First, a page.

These guys are first and foremost sinners saved by grace. Like what we read earlier in 1 Corinthians, they were not wise, powerful, or of noble birth; they were normal people like you and me. And yet, as we know, God did amazing things in and through them; and that’s how God always works with His church. God doesn’t save us because of how awesome we are; He saves us because of how awesome He is… God doesn’t call us to make much of Jesus and to go and make disciples because He needs us; He saves us, calls us, and uses us because He loves us… If this group of guys can be saved and used by God so can we. God doesn’t use super Christians, He uses ordinary people who love Jesus and trust and obey His Word. And that’s the posture of these disciples here…

Like the last two times the disciples saw the risen Lord, they are gathered together again, but this time they’re not locked away in a room in fear; now the disciples are gathered together on their home turf. So think about that: if the Jews wanted to arrest them or kill them, where would they look for them? Probably in their hometown, in the spots they typically spent time in… And that’s exactly where they were. They were not hiding; they were not fearful. They were openly gathered together in obedience to Jesus. Through the power of the resurrected Christ their fear has been replaced by faith. And again, this is not because of how awesome they were; it’s because of how awesome Jesus is…

They are in Galilee gathered together in faith, not because of their might, but because of the might of King Jesus… Their faith was renewed and strengthened when the risen Lord made Himself known to them. In and of themselves their faith would fail, but as we sang earlier, Christ holds them fast. And here again He’s making Himself known to them, He’s revealing Himself to them, and therefore, He’s once again strengthening their faith and holding them fast. And beloved, all this is the same with us. In and of ourselves we could never keep our hold on Him, but He holds us fast… And He renews and strengthens our faith again and again as we pray, sing, read, study, gather with God’s people and hear His Word taught and preached, and thus behold the glory of our risen Lord…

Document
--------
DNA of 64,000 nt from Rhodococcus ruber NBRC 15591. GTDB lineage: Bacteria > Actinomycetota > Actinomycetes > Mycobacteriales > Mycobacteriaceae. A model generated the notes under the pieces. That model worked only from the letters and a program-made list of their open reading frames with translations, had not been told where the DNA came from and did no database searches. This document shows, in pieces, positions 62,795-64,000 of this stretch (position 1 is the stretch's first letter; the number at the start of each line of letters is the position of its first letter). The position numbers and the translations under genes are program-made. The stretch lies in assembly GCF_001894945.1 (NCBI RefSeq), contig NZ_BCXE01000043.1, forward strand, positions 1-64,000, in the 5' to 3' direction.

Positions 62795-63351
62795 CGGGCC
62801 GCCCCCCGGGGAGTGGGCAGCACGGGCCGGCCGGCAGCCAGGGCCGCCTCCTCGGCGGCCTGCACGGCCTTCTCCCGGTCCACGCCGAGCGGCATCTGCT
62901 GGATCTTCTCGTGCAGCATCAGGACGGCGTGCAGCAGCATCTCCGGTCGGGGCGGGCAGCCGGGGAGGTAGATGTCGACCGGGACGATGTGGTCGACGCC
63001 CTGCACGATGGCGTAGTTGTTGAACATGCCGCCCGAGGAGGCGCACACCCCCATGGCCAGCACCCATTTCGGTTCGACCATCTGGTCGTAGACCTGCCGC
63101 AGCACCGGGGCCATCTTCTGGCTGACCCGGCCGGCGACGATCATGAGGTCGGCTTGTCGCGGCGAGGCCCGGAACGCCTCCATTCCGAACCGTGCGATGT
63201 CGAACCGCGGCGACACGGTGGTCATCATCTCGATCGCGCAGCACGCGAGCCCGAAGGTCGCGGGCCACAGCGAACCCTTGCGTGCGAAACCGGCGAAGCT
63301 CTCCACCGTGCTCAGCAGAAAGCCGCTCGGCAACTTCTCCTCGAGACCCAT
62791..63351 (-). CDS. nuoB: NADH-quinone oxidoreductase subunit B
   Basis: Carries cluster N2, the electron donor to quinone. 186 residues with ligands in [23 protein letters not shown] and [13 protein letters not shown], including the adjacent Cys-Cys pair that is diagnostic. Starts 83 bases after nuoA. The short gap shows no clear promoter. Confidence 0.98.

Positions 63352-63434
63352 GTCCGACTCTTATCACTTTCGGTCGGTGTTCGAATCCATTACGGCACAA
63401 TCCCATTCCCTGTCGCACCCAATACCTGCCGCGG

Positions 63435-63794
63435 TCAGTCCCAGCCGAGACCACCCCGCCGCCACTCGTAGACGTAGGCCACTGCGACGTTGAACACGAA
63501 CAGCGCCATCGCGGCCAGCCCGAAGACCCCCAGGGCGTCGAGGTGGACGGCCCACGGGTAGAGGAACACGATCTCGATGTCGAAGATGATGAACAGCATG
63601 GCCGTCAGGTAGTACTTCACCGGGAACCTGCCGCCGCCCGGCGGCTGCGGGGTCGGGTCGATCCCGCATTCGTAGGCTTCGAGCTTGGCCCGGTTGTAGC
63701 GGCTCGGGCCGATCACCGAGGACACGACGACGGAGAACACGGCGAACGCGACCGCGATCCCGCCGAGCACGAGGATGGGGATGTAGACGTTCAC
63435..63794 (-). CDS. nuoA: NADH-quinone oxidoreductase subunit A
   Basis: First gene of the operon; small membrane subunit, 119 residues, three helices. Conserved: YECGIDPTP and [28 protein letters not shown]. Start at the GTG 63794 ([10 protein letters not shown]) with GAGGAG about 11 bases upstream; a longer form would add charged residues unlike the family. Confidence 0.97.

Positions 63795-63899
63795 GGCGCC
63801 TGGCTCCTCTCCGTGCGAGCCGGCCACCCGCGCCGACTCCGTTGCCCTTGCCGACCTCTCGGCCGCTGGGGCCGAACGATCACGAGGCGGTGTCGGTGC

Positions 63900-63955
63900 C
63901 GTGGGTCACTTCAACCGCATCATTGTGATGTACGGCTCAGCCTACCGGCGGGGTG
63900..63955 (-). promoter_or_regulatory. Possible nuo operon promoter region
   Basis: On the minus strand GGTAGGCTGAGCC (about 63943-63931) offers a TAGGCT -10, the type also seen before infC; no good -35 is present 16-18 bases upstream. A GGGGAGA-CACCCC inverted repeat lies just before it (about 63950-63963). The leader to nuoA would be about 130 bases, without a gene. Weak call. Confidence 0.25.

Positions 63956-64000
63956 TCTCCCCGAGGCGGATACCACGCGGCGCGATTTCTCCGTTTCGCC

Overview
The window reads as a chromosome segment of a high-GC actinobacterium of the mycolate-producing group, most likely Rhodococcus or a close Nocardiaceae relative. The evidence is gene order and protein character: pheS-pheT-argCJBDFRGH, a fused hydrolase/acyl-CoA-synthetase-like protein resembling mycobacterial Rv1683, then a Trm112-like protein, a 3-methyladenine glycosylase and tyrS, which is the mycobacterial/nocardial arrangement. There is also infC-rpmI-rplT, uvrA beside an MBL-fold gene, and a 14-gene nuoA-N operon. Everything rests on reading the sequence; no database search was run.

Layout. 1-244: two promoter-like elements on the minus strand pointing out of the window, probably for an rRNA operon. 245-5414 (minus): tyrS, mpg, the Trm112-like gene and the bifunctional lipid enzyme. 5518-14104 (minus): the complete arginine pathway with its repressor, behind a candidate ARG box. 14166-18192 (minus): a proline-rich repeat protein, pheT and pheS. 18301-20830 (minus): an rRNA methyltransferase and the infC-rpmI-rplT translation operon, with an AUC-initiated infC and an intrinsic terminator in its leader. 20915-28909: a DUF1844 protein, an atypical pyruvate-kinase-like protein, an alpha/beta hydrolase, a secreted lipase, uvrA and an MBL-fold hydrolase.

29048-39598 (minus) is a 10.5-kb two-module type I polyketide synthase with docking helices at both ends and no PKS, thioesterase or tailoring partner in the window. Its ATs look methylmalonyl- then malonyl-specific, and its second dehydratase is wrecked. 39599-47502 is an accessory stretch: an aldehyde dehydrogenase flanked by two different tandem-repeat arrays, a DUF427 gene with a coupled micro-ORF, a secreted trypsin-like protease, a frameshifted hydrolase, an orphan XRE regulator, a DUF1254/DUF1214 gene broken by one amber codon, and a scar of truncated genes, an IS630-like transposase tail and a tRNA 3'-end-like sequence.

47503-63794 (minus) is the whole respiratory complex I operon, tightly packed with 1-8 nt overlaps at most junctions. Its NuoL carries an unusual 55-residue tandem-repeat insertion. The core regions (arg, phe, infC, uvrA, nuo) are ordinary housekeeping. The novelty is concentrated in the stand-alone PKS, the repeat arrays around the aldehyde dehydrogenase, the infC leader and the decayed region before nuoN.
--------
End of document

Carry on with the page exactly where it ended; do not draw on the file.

So the disciples are here gathered in obedience to Jesus, waiting on Him. And since they had some time to kill, and since Peter was a fisherman by trade, and since they have to eat at some point, Peter says in verse 3, “I am going fishing.” And like I said, Peter wasn’t the only fisherman there, so then the rest of the group says, “We will go with you.” Then we’re told, “They went out and got into the boat, but that night they caught nothing.” Now remember what I said earlier about this scene being a picture of the mission of the church. Often, in God’s providence, life and history become examples and lessons… Well here, Jesus uses this scene as a type of living parable to explain and encourage the disciples (and us) in the mission He has given the church. So, there’s some symbolism behind these actual events.

First, you need to understand that the Bible often uses the image of the sea to refer to the sin, the chaos, and the sinister and dangerous nature of the world. That’s why John says in Revelation, after Jesus comes back and fixes all that is broken, that there’s no sea in the new heavens and new earth; when he says there’s no sea he means there’s no sin, no chaos, and no danger… But right now there is. So the disciples are here on a boat in the sea—the Sea of Galilee. And the Sea of Galilee is referred to in Isaiah 9 and Matthew 4 as the Sea of the Gentiles, or the nations (same word)… So the disciples are here fishing in the very sea that Peter, James, and John were in when Jesus called them to lay down their nets and become fishers of men. And He uses what they are doing to remind them of just that. Here the boat and the disciples represent the church, the sea represents the gentiles—the nations—this sinful world in need of a Savior, the net represents the gospel, and what they are doing (fishing) represents the mission of the church to advance the gospel and make disciples…